CLEMSON, S.C. Environmental scientists at Clemson University have received a three-year, $1.2 million grant from the U.S. Department of Energy to study how plutonium, a byproduct of used nuclear fuel, interacts with soil.
The research has implications for nuclear cleanup efforts and could help the Department of Energy more accurately estimate the risk posed by long-term nuclear waste disposal.
"Plutonium contamination in soils can be transported in groundwater away from the site and possibly contaminate drinking water supplies for populated areas," said Brian Powell, an assistant professor of environmental engineering and Earth science and principal investigator on the project.
"The way to predict how much and how fast plutonium moves through the groundwater is to look at the dominant geochemical processes that control plutonium's behavior in the subsurface.
"In this project, we're trying to gain a better understanding of what is happening between plutonium and the soil underground," Powell said. "Rainwater may carry plutonium through the ground; as it moves, it sticks to the soil and is removed from the water. How much sticks is what we're trying to find out."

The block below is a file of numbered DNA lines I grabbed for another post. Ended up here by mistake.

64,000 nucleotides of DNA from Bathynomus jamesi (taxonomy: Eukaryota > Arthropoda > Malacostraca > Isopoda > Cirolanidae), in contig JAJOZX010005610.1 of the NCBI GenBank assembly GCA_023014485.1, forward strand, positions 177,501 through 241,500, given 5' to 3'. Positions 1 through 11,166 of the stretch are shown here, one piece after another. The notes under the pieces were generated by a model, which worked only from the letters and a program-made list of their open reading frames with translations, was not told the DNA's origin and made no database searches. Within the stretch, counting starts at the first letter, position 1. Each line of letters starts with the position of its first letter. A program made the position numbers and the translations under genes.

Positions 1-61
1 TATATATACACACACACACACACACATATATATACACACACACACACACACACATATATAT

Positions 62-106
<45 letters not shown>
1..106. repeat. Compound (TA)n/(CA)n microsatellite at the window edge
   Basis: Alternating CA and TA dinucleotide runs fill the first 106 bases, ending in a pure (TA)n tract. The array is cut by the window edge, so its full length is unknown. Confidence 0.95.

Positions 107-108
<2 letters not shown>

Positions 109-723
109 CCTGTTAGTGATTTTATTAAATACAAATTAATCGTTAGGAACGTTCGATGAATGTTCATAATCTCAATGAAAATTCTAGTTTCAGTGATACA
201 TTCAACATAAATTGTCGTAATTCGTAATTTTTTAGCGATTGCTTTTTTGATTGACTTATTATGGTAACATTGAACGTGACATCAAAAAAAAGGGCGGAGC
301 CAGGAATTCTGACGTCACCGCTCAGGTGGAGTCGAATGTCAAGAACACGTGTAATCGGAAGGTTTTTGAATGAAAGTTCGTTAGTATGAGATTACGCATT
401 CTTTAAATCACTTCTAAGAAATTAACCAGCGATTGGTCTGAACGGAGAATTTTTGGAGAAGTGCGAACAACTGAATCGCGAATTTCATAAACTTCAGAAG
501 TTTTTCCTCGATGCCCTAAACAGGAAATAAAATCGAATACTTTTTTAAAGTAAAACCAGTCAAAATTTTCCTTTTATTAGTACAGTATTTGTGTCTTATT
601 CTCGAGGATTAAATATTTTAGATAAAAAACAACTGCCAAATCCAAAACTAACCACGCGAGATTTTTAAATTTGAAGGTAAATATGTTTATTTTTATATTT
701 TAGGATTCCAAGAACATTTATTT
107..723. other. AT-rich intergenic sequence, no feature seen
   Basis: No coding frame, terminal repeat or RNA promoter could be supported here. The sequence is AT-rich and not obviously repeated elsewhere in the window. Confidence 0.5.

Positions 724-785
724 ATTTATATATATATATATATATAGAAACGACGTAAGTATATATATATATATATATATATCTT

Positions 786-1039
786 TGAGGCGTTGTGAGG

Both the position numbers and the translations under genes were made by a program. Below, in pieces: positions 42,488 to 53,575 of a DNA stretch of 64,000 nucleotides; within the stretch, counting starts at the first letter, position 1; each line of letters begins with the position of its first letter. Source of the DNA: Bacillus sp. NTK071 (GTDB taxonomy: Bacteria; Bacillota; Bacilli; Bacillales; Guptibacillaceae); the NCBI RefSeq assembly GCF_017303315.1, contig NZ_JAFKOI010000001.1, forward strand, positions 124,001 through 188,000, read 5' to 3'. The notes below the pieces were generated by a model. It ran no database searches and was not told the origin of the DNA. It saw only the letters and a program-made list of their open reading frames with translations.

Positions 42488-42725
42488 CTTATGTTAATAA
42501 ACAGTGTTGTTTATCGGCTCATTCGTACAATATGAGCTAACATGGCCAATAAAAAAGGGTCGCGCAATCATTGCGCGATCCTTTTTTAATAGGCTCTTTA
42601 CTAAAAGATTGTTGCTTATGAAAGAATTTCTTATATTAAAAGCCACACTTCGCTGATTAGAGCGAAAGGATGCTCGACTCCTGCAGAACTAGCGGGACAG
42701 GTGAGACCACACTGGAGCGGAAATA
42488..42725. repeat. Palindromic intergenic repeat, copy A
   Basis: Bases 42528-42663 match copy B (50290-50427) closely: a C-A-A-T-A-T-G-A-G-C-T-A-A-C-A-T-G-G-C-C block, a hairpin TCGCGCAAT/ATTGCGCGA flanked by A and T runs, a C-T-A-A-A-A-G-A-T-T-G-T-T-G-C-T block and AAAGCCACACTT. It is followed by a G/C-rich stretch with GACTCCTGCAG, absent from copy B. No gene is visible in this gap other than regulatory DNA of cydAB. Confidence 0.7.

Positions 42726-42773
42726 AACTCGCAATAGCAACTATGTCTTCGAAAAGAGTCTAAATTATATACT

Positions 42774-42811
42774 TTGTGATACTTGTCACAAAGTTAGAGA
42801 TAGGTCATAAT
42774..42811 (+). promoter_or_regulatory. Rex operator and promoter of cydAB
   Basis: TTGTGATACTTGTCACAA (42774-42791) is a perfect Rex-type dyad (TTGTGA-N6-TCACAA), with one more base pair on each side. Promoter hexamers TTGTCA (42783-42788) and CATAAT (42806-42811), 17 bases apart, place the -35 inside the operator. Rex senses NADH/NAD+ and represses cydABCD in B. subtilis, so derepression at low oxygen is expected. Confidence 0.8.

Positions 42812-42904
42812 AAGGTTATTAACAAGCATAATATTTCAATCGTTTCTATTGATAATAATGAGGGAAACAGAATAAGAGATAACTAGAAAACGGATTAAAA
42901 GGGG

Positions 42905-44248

Powell will examine how plutonium interacts with the soil by calculating the amount of energy used in that process. He'll use this information to develop mathematical models that will allow scientists to better predict how fast plutonium will move underground and be transported away from a waste disposal site.
"Sorption of plutonium to soil particles is the primary means of minimizing transport of plutonium into the environment," Powell said. "Accurate prediction is extremely important for containment and remediation, but our inability to understand the fundamental controls of plutonium mobility limits the effectiveness of current models to predict where it will go and how fast it will go underground."
Powell will use both experimental and
|Contact: Brian A. Powell|